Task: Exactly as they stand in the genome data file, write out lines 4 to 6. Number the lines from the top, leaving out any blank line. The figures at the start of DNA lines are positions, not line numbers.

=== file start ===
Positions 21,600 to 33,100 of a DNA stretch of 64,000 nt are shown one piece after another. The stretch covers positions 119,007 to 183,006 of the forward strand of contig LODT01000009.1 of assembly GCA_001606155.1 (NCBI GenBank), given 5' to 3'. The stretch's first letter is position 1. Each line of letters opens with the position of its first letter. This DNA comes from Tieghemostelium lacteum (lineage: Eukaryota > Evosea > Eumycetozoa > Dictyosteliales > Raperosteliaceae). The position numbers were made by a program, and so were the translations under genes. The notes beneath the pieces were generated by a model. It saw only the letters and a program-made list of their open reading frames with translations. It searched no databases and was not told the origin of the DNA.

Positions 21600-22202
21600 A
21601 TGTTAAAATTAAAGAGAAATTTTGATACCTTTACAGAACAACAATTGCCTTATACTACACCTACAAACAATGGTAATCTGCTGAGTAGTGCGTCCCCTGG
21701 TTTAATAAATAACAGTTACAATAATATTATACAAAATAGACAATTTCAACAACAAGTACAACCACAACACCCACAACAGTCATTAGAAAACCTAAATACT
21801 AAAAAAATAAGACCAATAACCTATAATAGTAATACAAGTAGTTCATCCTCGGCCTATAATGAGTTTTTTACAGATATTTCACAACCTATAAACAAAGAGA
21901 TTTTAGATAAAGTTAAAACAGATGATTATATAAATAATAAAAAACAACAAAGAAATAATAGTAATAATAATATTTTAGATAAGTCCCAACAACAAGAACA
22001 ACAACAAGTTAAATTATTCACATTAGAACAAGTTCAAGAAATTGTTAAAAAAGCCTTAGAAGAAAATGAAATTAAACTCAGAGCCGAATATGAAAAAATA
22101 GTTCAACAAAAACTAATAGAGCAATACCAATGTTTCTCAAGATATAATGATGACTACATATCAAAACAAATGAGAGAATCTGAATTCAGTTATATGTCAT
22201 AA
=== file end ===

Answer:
21601 TGTTAAAATTAAAGAGAAATTTTGATACCTTTACAGAACAACAATTGCCTTATACTACACCTACAAACAATGGTAATCTGCTGAGTAGTGCGTCCCCTGG
21701 TTTAATAAATAACAGTTACAATAATATTATACAAAATAGACAATTTCAACAACAAGTACAACCACAACACCCACAACAGTCATTAGAAAACCTAAATACT
21801 AAAAAAATAAGACCAATAACCTATAATAGTAATACAAGTAGTTCATCCTCGGCCTATAATGAGTTTTTTACAGATATTTCACAACCTATAAACAAAGAGA